Open Access Honors Program Thesis
Marybeth C. Stalp
In this research I investigate how our increasingly technological society is changing the lives and culture of hobos. Hobos are traditionally viewed as migratory workers who ride trains to travel to different jobs, and who were in the greatest abundance during the Great Depression. In the 1950s and 60s, impacted by the popularity of Kerouac's novel, On the Road, hobos began to incorporate the beat movement's love of freedom and poetry as a part of their culture. Most recently, hobo ideology can be found in anti-consumer and "simple living" communities. Conducting ethnographic research at the National Hobo Convention in Britt, Iowa, I used several qualitative research methodologies in order to explore the authenticity of modern hobo communities. In our post-industrial society, due largely to new technological innovation, it is impossible to be an "authentic" hobo.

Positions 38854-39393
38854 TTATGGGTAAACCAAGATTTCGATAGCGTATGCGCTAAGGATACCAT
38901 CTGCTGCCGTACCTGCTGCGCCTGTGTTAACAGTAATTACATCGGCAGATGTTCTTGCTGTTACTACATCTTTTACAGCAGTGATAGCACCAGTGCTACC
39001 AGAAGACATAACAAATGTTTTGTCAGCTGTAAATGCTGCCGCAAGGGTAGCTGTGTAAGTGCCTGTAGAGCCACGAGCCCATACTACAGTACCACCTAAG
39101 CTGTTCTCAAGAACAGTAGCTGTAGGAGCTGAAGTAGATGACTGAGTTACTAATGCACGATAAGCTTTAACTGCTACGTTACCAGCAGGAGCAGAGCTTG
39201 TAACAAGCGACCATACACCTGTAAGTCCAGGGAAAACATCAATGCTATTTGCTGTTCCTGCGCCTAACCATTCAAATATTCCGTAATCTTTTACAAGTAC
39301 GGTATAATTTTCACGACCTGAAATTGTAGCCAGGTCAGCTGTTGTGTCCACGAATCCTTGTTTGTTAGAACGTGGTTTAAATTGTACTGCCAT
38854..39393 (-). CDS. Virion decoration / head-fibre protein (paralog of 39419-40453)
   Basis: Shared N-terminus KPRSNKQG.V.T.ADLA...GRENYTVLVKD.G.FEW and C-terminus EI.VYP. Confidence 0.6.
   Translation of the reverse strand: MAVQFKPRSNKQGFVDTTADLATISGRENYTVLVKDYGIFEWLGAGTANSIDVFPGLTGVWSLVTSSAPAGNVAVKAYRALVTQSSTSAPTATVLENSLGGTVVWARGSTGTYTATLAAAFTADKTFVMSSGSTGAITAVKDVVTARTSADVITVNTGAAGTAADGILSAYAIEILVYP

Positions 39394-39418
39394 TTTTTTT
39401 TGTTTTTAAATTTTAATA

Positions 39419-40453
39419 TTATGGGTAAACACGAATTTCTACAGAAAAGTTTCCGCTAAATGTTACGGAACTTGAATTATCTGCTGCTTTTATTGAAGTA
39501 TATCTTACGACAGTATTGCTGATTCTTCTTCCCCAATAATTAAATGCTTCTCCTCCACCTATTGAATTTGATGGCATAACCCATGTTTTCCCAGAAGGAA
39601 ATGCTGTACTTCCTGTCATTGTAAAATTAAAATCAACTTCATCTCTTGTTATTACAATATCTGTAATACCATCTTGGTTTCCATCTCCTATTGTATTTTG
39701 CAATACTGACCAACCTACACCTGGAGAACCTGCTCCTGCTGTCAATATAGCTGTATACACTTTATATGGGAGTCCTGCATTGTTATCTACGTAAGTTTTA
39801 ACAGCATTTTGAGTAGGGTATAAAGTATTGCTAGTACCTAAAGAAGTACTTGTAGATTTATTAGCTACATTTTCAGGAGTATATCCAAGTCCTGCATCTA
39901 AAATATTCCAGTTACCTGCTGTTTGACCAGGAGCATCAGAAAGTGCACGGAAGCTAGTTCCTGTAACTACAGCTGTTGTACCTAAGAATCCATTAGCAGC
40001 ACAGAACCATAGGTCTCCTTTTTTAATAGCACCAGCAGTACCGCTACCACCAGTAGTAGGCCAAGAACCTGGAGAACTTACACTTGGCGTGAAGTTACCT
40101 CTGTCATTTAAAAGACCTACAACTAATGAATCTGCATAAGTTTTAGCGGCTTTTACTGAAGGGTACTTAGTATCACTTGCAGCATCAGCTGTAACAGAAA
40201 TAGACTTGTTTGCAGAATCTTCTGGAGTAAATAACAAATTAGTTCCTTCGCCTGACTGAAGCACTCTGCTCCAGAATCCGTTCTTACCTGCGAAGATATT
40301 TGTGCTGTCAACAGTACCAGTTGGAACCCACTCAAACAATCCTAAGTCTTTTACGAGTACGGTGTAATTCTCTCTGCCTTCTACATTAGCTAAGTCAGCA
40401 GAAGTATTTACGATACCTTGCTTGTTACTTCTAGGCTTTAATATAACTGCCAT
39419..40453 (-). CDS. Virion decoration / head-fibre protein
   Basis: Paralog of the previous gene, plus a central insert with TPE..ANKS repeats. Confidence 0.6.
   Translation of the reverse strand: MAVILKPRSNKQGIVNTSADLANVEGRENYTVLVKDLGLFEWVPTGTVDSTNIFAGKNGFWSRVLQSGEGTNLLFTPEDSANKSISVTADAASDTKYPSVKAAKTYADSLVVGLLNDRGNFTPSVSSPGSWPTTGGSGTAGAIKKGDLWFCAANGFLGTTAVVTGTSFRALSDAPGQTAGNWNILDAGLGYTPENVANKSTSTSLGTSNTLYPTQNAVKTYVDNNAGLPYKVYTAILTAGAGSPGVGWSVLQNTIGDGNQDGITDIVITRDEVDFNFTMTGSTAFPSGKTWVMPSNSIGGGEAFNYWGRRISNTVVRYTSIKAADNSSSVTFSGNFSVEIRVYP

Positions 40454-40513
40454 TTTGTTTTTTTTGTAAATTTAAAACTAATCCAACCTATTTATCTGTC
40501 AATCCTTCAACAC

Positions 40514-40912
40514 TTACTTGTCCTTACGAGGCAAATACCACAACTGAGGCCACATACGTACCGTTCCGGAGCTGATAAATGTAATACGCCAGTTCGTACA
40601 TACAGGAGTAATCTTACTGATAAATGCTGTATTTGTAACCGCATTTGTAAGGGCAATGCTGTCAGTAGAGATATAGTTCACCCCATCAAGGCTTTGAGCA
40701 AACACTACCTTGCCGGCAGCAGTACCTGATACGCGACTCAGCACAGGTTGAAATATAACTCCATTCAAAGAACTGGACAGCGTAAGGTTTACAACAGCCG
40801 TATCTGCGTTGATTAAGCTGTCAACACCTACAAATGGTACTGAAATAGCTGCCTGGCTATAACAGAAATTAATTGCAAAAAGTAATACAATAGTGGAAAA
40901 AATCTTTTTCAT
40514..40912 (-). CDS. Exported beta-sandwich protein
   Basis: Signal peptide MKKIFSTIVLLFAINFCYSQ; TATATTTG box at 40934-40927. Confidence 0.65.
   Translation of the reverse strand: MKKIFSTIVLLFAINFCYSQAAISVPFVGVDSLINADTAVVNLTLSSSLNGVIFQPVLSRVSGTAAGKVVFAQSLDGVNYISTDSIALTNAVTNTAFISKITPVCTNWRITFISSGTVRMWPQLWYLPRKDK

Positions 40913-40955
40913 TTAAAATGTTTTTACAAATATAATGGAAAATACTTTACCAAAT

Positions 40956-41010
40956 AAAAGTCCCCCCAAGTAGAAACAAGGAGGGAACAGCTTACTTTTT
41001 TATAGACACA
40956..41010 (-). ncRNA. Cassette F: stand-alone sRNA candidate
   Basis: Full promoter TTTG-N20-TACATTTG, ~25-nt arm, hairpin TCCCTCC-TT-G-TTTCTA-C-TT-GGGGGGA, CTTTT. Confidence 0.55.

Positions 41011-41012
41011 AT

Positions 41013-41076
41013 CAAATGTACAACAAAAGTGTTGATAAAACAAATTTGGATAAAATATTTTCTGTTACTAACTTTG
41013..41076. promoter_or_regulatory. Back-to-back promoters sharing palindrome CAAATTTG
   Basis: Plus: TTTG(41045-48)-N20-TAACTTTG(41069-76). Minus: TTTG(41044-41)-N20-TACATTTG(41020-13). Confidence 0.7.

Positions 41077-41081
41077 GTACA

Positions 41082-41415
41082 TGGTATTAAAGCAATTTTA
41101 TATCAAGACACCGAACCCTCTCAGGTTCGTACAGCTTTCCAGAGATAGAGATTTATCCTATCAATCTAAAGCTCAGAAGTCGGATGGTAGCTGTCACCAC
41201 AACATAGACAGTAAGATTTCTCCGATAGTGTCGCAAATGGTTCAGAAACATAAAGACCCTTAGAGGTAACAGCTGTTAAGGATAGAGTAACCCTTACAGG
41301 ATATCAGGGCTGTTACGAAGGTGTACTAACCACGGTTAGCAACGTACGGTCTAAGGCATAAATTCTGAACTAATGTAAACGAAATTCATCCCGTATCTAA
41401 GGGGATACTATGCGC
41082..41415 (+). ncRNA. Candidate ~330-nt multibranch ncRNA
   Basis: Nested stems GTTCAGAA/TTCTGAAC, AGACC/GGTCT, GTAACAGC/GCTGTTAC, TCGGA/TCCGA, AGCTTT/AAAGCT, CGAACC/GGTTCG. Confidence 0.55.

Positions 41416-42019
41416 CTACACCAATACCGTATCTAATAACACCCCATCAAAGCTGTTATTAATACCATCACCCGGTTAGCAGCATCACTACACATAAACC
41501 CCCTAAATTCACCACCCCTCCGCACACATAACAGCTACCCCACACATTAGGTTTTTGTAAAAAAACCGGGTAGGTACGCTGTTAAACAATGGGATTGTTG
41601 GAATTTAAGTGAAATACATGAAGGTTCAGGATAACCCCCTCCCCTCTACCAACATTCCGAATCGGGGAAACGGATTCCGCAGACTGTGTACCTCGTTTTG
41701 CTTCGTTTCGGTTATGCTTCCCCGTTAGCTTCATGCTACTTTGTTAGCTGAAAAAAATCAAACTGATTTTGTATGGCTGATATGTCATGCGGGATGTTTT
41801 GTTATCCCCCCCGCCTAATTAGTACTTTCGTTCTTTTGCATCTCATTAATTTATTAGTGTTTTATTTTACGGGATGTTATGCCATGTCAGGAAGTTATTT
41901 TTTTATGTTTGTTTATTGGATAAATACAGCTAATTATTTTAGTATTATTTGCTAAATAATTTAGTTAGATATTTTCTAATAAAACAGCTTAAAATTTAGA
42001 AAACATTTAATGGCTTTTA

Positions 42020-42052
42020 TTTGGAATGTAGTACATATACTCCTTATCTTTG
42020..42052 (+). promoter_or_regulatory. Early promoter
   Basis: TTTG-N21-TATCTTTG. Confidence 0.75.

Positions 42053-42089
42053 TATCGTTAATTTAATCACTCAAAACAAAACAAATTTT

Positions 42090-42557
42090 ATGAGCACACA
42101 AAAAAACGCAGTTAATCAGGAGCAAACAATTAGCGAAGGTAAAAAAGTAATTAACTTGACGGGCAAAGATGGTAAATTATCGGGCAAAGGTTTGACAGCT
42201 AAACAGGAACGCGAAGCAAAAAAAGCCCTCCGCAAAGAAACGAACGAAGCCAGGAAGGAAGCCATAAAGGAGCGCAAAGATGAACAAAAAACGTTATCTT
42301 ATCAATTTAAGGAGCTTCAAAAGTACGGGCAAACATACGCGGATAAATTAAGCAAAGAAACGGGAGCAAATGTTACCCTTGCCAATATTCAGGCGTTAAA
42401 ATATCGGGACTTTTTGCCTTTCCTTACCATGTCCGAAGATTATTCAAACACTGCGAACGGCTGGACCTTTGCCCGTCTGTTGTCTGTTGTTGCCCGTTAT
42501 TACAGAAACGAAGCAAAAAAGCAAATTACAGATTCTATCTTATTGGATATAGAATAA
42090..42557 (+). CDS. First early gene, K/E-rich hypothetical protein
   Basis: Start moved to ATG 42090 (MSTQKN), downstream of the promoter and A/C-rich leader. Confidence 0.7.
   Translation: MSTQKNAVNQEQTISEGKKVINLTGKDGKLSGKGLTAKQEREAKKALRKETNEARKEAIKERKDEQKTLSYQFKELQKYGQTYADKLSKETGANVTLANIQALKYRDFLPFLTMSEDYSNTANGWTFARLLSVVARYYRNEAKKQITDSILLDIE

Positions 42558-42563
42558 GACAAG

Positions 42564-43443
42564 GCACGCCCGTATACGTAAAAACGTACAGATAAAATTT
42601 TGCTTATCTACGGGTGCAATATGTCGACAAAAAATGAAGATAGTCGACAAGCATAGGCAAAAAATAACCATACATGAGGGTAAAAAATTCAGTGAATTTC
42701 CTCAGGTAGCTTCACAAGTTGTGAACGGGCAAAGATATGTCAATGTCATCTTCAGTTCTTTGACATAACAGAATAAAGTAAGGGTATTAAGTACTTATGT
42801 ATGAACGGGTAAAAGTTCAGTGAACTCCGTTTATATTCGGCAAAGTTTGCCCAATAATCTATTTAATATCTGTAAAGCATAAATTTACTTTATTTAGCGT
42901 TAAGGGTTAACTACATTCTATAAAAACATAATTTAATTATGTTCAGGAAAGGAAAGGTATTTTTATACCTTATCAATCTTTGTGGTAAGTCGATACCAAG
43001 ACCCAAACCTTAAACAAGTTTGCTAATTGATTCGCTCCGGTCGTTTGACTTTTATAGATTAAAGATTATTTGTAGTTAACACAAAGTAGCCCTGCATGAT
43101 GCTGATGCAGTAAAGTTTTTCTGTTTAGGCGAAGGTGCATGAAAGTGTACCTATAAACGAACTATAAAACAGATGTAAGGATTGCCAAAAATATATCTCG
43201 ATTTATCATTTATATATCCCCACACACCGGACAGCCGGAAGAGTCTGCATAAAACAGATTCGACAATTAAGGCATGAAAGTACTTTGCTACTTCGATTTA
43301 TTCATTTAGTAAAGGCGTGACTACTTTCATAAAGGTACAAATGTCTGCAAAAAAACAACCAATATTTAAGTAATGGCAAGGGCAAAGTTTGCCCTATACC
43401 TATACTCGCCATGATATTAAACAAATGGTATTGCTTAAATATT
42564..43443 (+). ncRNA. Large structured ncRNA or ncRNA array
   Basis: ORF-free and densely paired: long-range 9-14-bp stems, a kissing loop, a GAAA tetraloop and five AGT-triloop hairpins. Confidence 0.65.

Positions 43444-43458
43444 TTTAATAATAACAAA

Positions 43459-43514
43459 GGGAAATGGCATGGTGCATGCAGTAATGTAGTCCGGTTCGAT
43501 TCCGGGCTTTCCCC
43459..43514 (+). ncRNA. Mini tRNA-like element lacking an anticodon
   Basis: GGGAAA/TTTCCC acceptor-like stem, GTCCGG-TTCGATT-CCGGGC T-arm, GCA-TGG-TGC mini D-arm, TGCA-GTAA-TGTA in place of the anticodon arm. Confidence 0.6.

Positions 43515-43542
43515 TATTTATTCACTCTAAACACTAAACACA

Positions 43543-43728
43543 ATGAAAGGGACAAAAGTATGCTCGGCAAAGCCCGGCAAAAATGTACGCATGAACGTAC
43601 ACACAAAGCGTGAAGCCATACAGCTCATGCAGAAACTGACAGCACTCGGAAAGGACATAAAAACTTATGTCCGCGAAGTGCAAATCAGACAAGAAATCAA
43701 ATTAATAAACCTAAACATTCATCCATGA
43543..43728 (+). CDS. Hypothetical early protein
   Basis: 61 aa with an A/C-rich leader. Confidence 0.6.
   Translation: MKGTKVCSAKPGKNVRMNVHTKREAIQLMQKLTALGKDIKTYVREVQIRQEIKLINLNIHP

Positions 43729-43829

Year of Submission
Department of Sociology, Anthropology, and Criminology
University Honors Designation
A thesis submitted in partial fulfillment of the requirements for the designation University Honors
1 PDF file (64 pages)
©2010 Natalie K. Turner
Turner, Natalie K., "Wandering Socially: Technology and the Modern American Hobo Community" (2010). Honors Program Theses. 793.